Show Type: Sci-Fi Anthology
First Telecast: October 2, 1959
Last Telecast: July 31, 1987
In First-run syndication during the 1987-88 season
Rod Serling (1959-1965)
Charles Aidman (1985-1987)
Robin Ward (1987-1988)
Playwright Rod Serling, who had been a great contributor of dramas for many of the more prestigious live anthology shows including "Requiem for a Heavyweight" for Playhouse 90, turned to the world of sci-fi with this hit series. In addition to serving as host, he wrote many of the teleplays that were presented on The Twilight Zone. The stories were unusual and offbeat, often with ironic twists.
For example, there was "Escape Clause," starring David Wayne as a hypochondriac who, in an effort to escape his dependence on pills and fear of his environment, made a pact with the Devil. In exchange for his soul, he won immortality. Filled with self-assurance, he killed a man expecting to be sentenced to death (which was impossible for him) in the electric chair. Instead of a death sentence, he got life imprisonment - much too long of a time for someone who was immortal.
In another episode, "Time Enough At Last," starred Burgess Meredith as a bank teller who could never find enough time to read. One day at lunchtime, while he tucked himself away in the banks' underground vault reading a book, there was a nuclear attack that killed everybody outside. Now he had all the time in the world to read! A happy ending - until he broke his glasses!
In "The Eye of the Beholder," a young woman who had been born with a horrible facial deformity had just undergone her last possible operation to try and make her less hideous. Her head was bandaged up and all the doctors and nurses were dimly seen standing in the shadows around her bed. It was time for the bandages to be removed and there she was - beautiful (to us!) and hideous to everyone else! Only then were the faces of the doctors and nurses (and even the President!) revealed to be grotesque. She lived in a world where our "beauty" was considered horribly ugly. At the end of the show she was led away to her society's equivalent of a leper colony.
Some well-known actors appeared on The Twilight Zone, but it was the stories rather than the actors that made the show so popular. Serling's original opening narration to the show set the scene perfectly: "There is a fifth dimension behond that which is known to man. It is a dimension as vast as space and as timeless as infinity. It is the middle ground between light and shadow, between science and superstition, and it lies between the pit of man's fears and the summit of his knowledge. This is the dimension of imagination. It is an area we call - The Twilight Zone."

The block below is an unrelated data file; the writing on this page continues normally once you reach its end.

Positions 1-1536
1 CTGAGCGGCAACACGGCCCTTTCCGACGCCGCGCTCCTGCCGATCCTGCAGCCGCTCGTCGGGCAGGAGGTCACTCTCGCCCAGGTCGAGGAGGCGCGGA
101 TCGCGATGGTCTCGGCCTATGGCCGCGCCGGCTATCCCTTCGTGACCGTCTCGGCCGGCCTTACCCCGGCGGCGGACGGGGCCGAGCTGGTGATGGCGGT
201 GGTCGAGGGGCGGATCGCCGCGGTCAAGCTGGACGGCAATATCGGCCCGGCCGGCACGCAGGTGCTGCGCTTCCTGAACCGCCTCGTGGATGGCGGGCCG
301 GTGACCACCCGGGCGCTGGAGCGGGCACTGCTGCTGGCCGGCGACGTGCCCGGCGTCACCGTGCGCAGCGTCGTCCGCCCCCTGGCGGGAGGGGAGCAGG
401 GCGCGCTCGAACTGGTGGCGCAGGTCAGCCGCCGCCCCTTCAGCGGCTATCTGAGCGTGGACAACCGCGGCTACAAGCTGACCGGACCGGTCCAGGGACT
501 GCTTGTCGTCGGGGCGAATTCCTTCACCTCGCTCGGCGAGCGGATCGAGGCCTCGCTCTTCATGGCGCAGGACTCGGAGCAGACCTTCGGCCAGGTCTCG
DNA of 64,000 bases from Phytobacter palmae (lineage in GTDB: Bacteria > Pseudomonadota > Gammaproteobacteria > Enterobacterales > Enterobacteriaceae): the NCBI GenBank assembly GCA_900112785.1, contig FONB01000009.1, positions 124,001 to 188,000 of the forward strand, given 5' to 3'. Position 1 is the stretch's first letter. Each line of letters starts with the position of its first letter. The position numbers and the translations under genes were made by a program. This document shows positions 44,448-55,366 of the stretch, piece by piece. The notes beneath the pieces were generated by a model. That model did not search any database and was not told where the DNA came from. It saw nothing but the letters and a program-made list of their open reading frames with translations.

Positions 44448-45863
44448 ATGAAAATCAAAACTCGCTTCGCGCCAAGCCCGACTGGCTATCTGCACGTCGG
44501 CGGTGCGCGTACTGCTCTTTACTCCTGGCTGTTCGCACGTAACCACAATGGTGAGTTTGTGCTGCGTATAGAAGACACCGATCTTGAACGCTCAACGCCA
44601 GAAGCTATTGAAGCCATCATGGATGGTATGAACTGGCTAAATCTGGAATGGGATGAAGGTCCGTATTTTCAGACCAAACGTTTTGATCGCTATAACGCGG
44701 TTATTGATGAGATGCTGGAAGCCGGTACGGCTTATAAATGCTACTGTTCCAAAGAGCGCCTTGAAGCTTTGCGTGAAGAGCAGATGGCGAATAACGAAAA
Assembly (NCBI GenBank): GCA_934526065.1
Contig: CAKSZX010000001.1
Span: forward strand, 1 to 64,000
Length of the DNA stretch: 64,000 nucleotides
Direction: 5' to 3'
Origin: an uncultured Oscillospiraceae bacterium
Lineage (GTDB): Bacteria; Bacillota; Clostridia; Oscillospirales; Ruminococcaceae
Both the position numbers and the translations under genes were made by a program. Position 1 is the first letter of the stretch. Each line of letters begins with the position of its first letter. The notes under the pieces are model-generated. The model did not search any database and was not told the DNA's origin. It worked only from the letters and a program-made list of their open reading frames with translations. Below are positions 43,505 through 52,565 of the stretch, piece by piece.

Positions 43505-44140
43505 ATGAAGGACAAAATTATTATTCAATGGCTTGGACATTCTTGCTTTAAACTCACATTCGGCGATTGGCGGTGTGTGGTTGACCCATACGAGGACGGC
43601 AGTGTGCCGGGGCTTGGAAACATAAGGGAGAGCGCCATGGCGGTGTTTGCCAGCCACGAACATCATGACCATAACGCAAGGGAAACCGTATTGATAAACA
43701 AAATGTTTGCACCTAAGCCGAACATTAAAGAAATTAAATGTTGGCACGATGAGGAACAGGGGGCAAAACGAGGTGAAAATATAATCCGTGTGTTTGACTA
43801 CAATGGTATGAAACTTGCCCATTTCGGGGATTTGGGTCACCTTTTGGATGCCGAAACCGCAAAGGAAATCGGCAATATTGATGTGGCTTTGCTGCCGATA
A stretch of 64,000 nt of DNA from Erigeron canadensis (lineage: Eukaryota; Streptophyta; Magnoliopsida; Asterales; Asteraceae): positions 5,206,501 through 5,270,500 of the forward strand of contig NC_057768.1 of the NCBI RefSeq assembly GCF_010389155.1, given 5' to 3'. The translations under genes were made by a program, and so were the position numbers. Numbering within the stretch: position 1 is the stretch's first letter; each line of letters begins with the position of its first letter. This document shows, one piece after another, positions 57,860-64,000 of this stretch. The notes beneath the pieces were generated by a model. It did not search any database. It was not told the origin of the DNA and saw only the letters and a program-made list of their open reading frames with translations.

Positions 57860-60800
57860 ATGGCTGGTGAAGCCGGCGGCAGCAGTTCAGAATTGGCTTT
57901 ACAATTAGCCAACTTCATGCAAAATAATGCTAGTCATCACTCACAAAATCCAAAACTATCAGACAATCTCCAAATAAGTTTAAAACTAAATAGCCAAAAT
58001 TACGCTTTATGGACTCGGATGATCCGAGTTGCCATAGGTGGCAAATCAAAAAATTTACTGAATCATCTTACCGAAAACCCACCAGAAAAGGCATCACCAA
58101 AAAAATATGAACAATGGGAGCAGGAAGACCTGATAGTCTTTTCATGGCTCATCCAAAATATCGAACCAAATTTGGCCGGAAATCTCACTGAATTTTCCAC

After three successful seasons in the traditional 1/2 hour format, The Twilight Zone expanded to a full hour in January 1963. The longer format was abandoned the following year, but some of the longer episodes were rerun during the summer of 1965.
In the fall of 1985, following the highly successful release of a 1983 theatrical movie of the same name, The Twilight Zone returned to TV. It had been 10 years since it's original creator, Rod Serling, had passed away and 20 years since the original show had left the airways. The new version ran in an hour-long format, with two or three stories in each episode. It still had the same mix of sci-fi, fantasy, whimsy and the occult, but it was definitely a different show. It was now in color, the special effects were more elaborate and, although some of the original episodes were redone, most of the stories were new. The were some minor tensions when Harlan Ellison, who had been serving as creative consultant, left the show in late 1985 over a dispute with the network over the content of the Christmas episode.
When the new color version of The Twilight Zone went into syndication in the fall of 1987, as a 1/2-hour series, thirty first-run episodes had been added to the the ones that had aired on CBS. Robin Ward replaced Charles Aidman as the off-camera narrator.
[Back to SHOW TITLES - T] [Back to THE MAIN PAGE]